Brazil was one of the most closed economies in the world until it underwent a period of trade and financial liberalization between 1988 and 1994, exposing it to the full extent of globalization. This paper starts by exploring the concept and definition of globalization. An economic background to Brazil is given, followed by analysis of when globalization took place. This is found to be in 1993-1994 when markets were liberalized. Globalization is then shown to have a positive effect on GDP as well as reducing poverty and inequality. However, its effects on standard of living indicators such as health and education are less clear, and globalization appears to have a negative impact on unemployment.
In this paper we find that globalization has made a positive impact on reducing poverty in Brazil, but it’s impact on other indicators of standard of living has been more vague. The findings of the vast amount of literature in the area of globalization are reported in chapter 2. We then investigate the definition of globalization in the next chapter, finding that it is the “the increasing integration of national economies into expanding global markets” and has numerous components such as trade, FDI and labour flows. We then discover that globalization is not a new phenomenon, it is driven by improvements in technology and that it has several benefits and costs.
Brazil is then introduced in chapter 4; we find that it has experienced elements of globalization before. It was one of the most protected economies in the world before its period of liberalization between 1988 and 1994 which opened it to globalization. In chapter 5 we investigate evidence of globalization occurring in Brazil, finding that trade and FDI flows increased vastly after 1994, and the KOF globalization index showed a more gradual increase which seems to have levelled out somewhat in the new millennium.
In chapter 6 we begin to examine the effects of globalization on the standard of living in Brazil. We find that it has had a positive impact on GDP per capita, as well as reducing poverty. Next, in chapter 7, inequality somewhat unexpectedly shows a slight decline. We then find improvements to health and education in chapter 8, although it is harder to directly attribute these to globalization, and the HDI shows similar results. We investigate unemployment in chapter 9, which shows a large increase after globalization before showing signs of decline, and establish that this may be transitional unemployment down to a structural change in the economy.
Finally, we evaluate the effects of globalization on Brazil and conclude that it has had a positive effect in increasing income and reducing poverty. However, the impact on the rate of improvement in other areas is uncertain. I then make recommendations on future policy for globalization, advising that Brazil should remain open to the world economy, although with some qualifications of redistributive government policy and production diversification to ensure Brazil maximises its gains from globalization.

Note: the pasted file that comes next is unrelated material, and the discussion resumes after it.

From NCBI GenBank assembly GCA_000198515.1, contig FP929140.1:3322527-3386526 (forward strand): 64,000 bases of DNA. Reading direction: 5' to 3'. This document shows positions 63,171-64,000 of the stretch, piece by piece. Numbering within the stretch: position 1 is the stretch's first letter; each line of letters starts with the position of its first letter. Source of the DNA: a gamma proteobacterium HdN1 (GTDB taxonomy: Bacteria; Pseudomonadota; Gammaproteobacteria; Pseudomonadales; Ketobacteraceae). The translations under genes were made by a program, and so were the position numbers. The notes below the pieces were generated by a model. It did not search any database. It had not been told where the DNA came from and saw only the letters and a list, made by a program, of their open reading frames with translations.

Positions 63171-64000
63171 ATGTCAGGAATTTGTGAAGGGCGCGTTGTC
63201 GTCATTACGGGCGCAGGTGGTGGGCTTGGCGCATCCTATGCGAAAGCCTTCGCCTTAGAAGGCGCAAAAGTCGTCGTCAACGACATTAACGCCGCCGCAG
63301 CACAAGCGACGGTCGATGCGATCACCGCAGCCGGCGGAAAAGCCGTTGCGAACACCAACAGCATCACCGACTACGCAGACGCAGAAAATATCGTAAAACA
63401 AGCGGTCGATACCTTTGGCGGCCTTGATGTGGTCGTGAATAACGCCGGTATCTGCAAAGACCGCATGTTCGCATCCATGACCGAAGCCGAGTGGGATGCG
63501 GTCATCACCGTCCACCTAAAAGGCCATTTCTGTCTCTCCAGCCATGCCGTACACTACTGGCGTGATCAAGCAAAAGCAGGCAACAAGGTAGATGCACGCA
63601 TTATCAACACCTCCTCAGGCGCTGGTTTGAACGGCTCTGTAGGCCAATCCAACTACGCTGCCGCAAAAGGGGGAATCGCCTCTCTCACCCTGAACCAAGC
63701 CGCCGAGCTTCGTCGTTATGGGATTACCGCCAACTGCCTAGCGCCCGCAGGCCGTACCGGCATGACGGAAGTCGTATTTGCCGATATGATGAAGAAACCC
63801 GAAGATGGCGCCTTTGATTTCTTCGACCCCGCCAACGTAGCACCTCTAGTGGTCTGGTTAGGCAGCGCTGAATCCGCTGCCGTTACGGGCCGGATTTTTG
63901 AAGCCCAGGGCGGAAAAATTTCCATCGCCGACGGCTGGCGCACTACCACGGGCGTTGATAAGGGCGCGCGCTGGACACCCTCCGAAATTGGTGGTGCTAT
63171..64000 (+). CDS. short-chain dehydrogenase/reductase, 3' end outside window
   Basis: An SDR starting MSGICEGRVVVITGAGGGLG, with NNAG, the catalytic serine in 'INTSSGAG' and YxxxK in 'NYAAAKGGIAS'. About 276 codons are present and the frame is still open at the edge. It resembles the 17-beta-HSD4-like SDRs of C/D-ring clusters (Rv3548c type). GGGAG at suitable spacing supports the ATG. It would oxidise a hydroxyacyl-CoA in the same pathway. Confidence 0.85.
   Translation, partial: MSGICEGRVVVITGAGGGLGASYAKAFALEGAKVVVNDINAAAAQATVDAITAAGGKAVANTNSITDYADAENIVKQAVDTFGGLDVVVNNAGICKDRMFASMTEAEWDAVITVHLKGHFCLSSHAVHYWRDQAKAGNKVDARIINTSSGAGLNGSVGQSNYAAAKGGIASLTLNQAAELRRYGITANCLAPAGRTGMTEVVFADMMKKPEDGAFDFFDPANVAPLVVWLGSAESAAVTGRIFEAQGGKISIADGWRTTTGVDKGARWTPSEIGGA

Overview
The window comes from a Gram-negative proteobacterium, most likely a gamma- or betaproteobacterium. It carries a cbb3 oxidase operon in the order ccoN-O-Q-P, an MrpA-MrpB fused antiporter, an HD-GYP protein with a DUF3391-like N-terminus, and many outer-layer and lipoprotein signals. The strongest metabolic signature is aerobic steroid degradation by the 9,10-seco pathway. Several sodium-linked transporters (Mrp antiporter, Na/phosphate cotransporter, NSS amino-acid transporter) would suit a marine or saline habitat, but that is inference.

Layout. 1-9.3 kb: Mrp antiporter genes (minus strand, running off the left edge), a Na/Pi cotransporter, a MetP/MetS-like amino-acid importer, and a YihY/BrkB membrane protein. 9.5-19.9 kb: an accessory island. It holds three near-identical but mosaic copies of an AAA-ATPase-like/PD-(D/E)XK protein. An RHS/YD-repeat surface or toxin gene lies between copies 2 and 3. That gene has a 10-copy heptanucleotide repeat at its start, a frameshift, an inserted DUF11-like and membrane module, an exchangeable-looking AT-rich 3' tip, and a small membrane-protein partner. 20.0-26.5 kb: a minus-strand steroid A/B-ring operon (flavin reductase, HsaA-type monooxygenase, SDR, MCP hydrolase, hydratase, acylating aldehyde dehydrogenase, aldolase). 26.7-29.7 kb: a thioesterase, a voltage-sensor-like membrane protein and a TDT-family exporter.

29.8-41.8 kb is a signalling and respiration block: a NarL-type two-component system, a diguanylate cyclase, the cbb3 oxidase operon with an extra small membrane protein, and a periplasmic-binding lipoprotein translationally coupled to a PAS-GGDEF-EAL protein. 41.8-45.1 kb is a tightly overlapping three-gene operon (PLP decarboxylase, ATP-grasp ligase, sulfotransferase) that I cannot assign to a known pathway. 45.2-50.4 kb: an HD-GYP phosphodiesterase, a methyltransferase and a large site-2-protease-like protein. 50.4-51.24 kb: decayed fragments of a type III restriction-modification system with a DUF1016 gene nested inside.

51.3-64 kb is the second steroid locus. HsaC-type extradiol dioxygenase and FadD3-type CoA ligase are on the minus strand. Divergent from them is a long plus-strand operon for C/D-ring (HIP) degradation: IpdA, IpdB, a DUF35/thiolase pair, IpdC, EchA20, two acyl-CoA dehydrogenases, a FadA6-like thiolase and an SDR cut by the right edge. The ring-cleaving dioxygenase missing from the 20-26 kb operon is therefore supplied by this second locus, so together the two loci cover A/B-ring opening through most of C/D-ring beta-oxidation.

2. Literature Survey
There is a wealth of literature covering all aspects of globalization. Firstly, there are many criticisms about the difficulty of defining the term, with a good example in Figini & Santarelli (2006). Most of the literature concur that globalization involves the growing integration and interdependence of the global economy. There is also evidence that the current wave of globalization is not the first, but there is disagreement on how many waves there have been. Some literature only cites the 1870-1914 period and the current period (Daudin, Mory’s, O’Rouke, 2008) whereas others cite at least three (Aghion and Williamson, 1999). Dreher et al. (2008) use trade flows and FDI to measure globalization, and more recently the KOF globalization index. McCann (2008) offers the rationale of falling spatial transmission costs as to the continued growth of globalization, and technology driving these falling costs.
One area in particular that has been thoroughly investigated is the relationship between globalization and inequality. Goldberg and Pavnik (2007) find that globalization does not make countries better off, observing an increase in inequality. These findings are backed up by Williamson. However, Dollar finds that global inequality has fallen. Daumal (2010) identified regional inequality falls in Brazil, whilst rising in India. Finally Sala-I-Martin (2002), predicts that world inequality will soon rise, since it has only been falling due to the increasing wealth of China.